Article IV, Section 11 of the Texas Constitution

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As amended November 8, 2011:

(a) The Legislature shall by law establish a Board of Pardons and Paroles and shall require it to keep record of its actions and the reasons for its actions. The Legislature shall have authority to enact parole laws and laws that require or permit courts to inform juries about the effect of good conduct time and eligibility for parole or mandatory supervision on the period of incarceration served by a defendant convicted of a criminal offense.

(b) In all criminal cases, except treason and impeachment, the Governor shall have power, after conviction or successful completion of a term of deferred adjudication community supervision, on the written signed recommendation and advice of the Board of Pardons and Paroles, or a majority thereof, to grant reprieves and commutations of punishment and pardons; and under such rules as the Legislature may prescribe, and upon the written recommendation and advice of a majority of the Board of Pardons and Paroles, he shall have the power to remit fines and forfeitures. The Governor shall have the power to grant one reprieve in any capital case for a period not to exceed thirty (30) days; and he shall have power to revoke conditional pardons. With the advice and consent of the Legislature, he may grant reprieves, commutations of punishment and pardons in cases of treason.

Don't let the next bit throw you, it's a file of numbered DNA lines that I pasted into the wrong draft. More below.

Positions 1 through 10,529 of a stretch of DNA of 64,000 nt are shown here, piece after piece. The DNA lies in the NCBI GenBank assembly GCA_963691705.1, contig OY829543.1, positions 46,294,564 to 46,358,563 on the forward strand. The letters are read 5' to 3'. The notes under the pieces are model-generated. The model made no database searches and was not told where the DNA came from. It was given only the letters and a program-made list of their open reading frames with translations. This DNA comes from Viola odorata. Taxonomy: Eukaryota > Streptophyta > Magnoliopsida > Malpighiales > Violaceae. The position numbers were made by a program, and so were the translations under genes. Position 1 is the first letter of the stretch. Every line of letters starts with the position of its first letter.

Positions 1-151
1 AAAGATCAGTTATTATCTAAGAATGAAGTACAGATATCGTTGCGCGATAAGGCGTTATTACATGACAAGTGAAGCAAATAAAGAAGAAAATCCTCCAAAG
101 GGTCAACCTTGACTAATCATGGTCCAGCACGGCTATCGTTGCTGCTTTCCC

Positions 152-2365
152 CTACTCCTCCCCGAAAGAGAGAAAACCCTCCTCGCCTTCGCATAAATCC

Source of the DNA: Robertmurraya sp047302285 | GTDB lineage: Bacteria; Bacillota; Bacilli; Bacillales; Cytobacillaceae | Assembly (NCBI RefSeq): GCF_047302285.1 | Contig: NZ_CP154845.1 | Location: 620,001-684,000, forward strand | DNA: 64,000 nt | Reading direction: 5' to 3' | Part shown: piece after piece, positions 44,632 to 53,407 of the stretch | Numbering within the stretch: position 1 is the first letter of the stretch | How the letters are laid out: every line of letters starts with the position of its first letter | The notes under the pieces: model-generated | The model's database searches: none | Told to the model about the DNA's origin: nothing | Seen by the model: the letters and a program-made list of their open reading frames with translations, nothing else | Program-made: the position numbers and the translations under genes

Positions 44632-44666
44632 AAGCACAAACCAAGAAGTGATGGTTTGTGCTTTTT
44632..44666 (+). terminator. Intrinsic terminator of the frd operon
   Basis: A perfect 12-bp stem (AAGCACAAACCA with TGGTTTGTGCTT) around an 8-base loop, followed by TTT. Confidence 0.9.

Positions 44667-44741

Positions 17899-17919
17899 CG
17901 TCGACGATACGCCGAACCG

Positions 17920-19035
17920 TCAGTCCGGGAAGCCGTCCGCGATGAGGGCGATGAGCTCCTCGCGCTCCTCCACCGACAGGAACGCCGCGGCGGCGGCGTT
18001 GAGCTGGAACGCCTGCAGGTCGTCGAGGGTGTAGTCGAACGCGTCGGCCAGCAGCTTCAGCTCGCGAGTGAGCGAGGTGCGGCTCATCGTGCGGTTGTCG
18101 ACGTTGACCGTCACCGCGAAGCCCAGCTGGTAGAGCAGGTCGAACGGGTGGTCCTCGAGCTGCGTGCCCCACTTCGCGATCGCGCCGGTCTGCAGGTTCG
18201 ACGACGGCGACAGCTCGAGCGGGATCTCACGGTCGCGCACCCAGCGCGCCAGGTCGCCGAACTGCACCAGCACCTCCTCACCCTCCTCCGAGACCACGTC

Editor Comments

As adopted in 1876, this section read: "In all criminal cases, except treason and impeachment, he shall have power, after conviction, to grant reprieves, commutations of punishment and pardons; and under such rules as the Legislature may prescribe he shall have power to remit fines and forfeitures. With the advice and consent of the senate, he may grant pardons in cases of treason, and to this end he may respite a sentence therefor, until the close of the succeeding session of the Legislature; provided, that in all cases of remissions of fines and forfeitures, or grants of reprieve, commutation of punishment or pardon, he shall file in the office of the secretary of state his reasons therefor."

The section was effected by the addition of Article IV, Section 11A.

It was thereafter directly amended in 1936, 1983, 1989, and 2011.

The 1936 amendment created the Board of Pardons and Paroles.

Steve Smith

Recent Decisions